[0020] Fractionation system 46 may include, for example, a high pressure high temperature (HF/HT) separator to separate the effluent vapor from the effluent liquids. The separated vapor may be routed through gas cooling, purification, and recycle gas compression, or may be first processed through an Integrated Hydroprocessing Reactor System (IHRS), which may include one or more additional hydroconversion reactors, alone or in combination with external distillates and/or distillates generated in the hydrocracking process, and thereafter routed for gas cooling, purification, and compression.

[0021] In some embodiments, the vacuum resid fraction 62 is fed to a Solvent Deasphalting Unit (SDA) 12. In SDA 12, the vacuum residuum fraction 62 is contacted with a solvent to selectively dissolve asphaltenes and similar hydrocarbons to produce a deasphalted oil (DAG) fraction 14 and a pitch fraction 15. In other embodiments, a portion of the heavy gas oil fraction 60 may also be fed to the SDA 12.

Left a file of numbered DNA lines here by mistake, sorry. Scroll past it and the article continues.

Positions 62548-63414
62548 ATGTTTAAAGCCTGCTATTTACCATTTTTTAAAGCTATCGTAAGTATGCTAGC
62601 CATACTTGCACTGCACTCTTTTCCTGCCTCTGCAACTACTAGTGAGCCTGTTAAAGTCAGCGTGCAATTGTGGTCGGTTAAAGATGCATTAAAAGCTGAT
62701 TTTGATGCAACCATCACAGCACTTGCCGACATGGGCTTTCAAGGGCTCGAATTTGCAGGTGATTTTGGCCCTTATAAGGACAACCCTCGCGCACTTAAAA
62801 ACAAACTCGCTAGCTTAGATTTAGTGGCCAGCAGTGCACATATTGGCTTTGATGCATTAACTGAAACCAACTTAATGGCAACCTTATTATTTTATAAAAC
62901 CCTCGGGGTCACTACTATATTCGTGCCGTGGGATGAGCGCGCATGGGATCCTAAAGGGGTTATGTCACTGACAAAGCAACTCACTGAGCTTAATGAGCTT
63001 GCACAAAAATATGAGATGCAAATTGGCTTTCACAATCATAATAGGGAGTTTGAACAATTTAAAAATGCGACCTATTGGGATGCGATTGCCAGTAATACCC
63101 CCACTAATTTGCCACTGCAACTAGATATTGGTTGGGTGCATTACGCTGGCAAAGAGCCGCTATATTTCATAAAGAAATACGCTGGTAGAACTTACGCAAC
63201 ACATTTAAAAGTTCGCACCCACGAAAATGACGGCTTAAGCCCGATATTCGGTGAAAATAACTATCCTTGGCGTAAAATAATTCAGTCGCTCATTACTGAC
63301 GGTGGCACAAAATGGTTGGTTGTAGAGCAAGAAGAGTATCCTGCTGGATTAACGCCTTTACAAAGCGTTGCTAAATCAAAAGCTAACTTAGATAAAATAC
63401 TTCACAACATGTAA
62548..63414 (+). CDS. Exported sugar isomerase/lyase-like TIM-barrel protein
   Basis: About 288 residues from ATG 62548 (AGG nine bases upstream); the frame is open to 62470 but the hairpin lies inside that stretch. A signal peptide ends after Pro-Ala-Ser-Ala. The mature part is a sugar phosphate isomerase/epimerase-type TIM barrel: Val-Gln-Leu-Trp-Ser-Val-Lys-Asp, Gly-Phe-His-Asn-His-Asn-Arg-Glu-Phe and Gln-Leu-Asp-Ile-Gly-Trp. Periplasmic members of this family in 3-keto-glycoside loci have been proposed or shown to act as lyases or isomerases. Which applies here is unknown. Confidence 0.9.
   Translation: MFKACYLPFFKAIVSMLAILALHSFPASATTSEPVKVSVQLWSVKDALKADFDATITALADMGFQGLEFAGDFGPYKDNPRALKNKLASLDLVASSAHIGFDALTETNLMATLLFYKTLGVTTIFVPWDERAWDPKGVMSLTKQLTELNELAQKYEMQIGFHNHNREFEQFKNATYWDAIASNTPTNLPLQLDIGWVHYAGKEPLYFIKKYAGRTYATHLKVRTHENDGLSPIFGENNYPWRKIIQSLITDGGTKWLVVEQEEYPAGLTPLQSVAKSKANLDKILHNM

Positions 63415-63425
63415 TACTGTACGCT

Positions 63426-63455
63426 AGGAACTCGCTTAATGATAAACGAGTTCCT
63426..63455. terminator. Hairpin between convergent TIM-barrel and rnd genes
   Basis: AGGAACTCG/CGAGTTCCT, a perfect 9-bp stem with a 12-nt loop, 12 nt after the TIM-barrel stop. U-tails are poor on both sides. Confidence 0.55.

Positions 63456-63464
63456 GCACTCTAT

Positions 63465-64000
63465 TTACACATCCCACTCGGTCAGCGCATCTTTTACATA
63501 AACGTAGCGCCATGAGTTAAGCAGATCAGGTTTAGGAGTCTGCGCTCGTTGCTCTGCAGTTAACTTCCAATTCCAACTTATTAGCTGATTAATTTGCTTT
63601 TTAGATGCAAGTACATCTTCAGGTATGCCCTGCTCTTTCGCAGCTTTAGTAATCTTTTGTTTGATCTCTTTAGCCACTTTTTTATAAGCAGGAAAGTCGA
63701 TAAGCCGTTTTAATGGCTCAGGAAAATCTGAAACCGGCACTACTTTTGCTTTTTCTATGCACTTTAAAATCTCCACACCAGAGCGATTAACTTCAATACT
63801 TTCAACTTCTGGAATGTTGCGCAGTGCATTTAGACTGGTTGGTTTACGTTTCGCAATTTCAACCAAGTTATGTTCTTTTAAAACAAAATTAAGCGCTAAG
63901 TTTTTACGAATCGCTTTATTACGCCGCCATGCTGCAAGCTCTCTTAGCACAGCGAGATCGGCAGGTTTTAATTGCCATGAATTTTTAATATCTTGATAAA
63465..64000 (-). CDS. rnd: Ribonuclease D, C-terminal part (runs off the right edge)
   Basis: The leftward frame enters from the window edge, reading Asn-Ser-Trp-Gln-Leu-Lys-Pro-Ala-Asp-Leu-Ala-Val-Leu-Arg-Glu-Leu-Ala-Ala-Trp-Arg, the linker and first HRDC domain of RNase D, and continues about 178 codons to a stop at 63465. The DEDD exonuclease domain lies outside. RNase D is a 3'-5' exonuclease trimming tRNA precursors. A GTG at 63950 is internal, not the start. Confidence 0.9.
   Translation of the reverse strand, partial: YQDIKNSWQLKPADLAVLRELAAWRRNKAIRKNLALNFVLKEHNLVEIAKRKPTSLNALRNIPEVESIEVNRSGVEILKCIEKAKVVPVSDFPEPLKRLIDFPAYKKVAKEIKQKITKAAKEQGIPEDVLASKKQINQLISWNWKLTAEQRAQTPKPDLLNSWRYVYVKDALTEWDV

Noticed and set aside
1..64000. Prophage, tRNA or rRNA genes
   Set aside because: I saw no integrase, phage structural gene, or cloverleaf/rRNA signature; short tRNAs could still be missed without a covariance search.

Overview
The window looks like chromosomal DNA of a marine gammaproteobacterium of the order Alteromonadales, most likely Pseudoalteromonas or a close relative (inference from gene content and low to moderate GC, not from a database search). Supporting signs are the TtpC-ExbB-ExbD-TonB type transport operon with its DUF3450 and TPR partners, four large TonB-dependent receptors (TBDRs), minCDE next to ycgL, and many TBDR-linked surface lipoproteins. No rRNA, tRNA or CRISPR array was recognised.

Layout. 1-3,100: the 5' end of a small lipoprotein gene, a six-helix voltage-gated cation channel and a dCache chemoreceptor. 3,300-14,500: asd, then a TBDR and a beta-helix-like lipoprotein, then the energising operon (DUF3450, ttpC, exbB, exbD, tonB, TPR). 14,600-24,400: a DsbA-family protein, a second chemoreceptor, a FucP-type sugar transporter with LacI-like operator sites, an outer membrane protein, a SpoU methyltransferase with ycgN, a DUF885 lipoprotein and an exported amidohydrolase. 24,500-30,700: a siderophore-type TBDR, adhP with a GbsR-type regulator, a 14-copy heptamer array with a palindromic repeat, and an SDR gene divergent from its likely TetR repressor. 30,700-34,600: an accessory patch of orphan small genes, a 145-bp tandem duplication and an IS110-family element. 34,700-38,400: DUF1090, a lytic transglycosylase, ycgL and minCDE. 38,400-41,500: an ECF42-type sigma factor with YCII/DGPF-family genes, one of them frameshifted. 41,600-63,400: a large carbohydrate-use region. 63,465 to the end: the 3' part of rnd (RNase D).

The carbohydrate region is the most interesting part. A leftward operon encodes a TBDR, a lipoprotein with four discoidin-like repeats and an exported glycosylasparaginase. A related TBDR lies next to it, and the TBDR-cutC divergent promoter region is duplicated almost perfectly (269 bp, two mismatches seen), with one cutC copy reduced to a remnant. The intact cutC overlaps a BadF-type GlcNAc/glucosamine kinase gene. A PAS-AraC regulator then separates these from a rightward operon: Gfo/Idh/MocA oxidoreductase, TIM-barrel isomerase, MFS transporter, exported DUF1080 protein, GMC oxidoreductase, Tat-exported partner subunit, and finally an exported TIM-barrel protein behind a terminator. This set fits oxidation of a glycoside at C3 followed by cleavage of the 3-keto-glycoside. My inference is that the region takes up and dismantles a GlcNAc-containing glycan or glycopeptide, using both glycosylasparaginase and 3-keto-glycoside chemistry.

[0022] Solvent deasphalting may be performed in the SDA 12, for example, by contacting the residuum hydrocarbon feed with a light hydrocarbon solvent at temperatures in the range from about 38.degree. C. to about 204.degree. C. and pressures in the range from about 7 Barg to about 70 barg Solvents useful in the SDA 12 may include C3, C4, C5, C6 and/or C7 hydrocarbons, such as propane, butane, isobutene, pentane, isopentane, hexane, heptane, or mixtures thereof, for example. The use of the light hydrocarbon solvents may provide a high lift (high DAO yield). In some embodiments, the DAO fraction 14 recovered from the SDA unit 12 may contain 500 wppm to 5000 wppm asphaltenes heptane insoluble), 50 to 150 wppm metals (such as Ni, V, and others), and 5 wt % to 15 wt % Conradson Carbon Residue (CCR).